As you move closer to retirement, more of your assets are moved into low risk and zero risk funds (F and G Fund), to preserve your capital and limit the risk of loss.
Once you reach retirement, your assets are all rolled into the “L Income” fund, which is 74% invested in the G Fund, and 26% invested in the more risky funds. This nearly guarantees that you won’t see a more than 25% drop in the value of your retirement savings.
Personally I don’t use the Lifecycle Funds because I prefer to choose my own asset allocation and manage my risk/reward myself. Pick whatever you are most comfortable with, after doing the proper research.
How I’m Autopilot Investing in the TSP
The best way to grow your investments is by contributing every month. I have heard the arguments for and against dollar cost averaging and I’m convinced that investing as much as possible early as possible is the most optimal solution, but not the most realistic. Most people do not have $17,500 sitting around on January 1st of the year.
What they do have is a bi-monthly paycheck, every 1st and 15th. By setting up a Roth TSP contribution on myPay, you ensure that your money gets invested before it even hits your bank account. This is the best way to save and invest: take yourself out of the equation and make it easier to save the money than spend it.
When part of your paycheck is locked away in the TSP, growing and paying dividends, you are creating the conditions for your own financial independence.
This is how I invest in the TSP. Simply take what you can afford to invest (your goal should be the $17,500 max), divide by 12 months, and contribute that amount every month. If you want to max, it works out to $1458 per month, or $729 per paycheck.
You’ll be amazed at how quickly you can adjust to a smaller budget. If you can’t max your contributions now, increase your contributions every time you receive a time in service pay raise or a promotion. Maybe take only 20% of the pay raise for yourself and contribute the remaining 80% to your TSP. Your contributions will grow quickly towards the max.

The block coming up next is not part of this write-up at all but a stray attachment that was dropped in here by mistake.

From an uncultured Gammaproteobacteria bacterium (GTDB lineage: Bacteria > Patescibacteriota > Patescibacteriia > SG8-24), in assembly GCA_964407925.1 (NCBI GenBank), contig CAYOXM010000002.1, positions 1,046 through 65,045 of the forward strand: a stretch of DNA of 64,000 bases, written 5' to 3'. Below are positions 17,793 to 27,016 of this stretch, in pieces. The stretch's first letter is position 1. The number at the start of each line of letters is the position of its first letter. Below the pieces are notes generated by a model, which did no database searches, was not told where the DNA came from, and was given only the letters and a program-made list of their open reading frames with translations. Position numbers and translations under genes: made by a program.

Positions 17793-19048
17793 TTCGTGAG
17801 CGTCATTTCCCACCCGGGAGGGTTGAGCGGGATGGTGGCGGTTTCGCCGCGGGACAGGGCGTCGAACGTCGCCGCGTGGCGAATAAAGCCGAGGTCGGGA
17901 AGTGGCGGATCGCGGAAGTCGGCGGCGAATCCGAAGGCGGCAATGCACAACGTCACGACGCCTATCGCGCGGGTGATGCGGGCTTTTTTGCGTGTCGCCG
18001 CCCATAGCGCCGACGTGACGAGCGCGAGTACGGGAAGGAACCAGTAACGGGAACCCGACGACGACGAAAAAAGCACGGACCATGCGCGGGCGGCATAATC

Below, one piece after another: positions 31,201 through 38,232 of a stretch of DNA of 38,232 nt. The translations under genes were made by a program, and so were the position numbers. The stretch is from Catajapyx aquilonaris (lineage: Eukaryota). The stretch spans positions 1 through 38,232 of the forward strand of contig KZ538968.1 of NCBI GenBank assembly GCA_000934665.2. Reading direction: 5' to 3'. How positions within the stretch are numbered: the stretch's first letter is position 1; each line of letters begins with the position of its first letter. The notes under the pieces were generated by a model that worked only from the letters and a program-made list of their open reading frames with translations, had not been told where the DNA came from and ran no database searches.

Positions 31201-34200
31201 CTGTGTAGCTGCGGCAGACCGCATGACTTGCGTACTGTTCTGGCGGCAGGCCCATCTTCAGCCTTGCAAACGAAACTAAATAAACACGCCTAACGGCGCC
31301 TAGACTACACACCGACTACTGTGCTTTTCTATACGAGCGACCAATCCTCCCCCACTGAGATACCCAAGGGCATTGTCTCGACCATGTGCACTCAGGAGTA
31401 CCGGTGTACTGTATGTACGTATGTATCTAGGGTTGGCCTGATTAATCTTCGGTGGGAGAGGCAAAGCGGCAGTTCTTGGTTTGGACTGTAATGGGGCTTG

Occasionally, you may check your account balances on Personal Capital and you’ll be amazed at how quickly automated monthly deposits add up. If you can max your TSP for 10 years, you’ll save $175,000 (assuming the contribution limit doesn’t go up). But if the market returns it’s long term average of around 8%, you’ll see your money grow to $275,000! That’s a free $100,000 in just 10 years. That’s the power of compounding interest.
My TSP Asset Allocation
My TSP asset allocation is based on the efficient frontier, a concept in modern portfolio theory. As a rule of thumb, I use 120-age to put into stocks and the remainder of the portfolio to put into bonds.
This rule of thumb keeps me risky young (100% stocks at age 20) and then slowly decreases my risk (but also reward) as I approach financial independence.
There are other rules of thumb, like your age in bonds, the rest in stocks, but I find that to be too risk adverse. By age 45 we’ll hit 75% stocks, 25% bonds, which I’ll plan on keeping as my permanent portfolio.
I’m a firm believer in simpler is better when it comes to investing. I use Personal Capital to keep track of my Roth IRA, my wife’s Roth IRA, and my Roth TSP to ensure that my asset allocation is where I want it across my entire portfolio.